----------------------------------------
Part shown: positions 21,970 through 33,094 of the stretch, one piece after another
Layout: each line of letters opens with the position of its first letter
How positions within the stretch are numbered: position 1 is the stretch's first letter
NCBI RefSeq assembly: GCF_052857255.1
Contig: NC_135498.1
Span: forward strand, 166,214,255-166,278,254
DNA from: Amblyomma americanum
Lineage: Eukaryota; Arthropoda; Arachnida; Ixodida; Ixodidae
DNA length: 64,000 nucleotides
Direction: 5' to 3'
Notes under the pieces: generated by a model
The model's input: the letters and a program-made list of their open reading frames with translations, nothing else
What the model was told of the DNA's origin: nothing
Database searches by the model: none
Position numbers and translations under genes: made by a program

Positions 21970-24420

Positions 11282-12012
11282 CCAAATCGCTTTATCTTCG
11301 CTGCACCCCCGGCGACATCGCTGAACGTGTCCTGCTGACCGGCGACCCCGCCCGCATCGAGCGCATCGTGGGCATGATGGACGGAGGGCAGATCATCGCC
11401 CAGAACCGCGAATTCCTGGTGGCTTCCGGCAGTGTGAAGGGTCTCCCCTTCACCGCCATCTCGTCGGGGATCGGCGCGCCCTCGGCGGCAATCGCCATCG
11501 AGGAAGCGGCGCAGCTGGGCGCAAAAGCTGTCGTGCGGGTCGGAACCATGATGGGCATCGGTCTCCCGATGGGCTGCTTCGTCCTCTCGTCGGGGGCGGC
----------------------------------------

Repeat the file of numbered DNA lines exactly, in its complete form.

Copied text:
Part shown: positions 21,970 through 33,094 of the stretch, one piece after another
Layout: each line of letters opens with the position of its first letter
How positions within the stretch are numbered: position 1 is the stretch's first letter
NCBI RefSeq assembly: GCF_052857255.1
Contig: NC_135498.1
Span: forward strand, 166,214,255-166,278,254
DNA from: Amblyomma americanum
Lineage: Eukaryota; Arthropoda; Arachnida; Ixodida; Ixodidae
DNA length: 64,000 nucleotides
Direction: 5' to 3'
Notes under the pieces: generated by a model
The model's input: the letters and a program-made list of their open reading frames with translations, nothing else
What the model was told of the DNA's origin: nothing
Database searches by the model: none
Position numbers and translations under genes: made by a program

Positions 21970-24420

Positions 11282-12012
11282 CCAAATCGCTTTATCTTCG
11301 CTGCACCCCCGGCGACATCGCTGAACGTGTCCTGCTGACCGGCGACCCCGCCCGCATCGAGCGCATCGTGGGCATGATGGACGGAGGGCAGATCATCGCC
11401 CAGAACCGCGAATTCCTGGTGGCTTCCGGCAGTGTGAAGGGTCTCCCCTTCACCGCCATCTCGTCGGGGATCGGCGCGCCCTCGGCGGCAATCGCCATCG
11501 AGGAAGCGGCGCAGCTGGGCGCAAAAGCTGTCGTGCGGGTCGGAACCATGATGGGCATCGGTCTCCCGATGGGCTGCTTCGTCCTCTCGTCGGGGGCGGC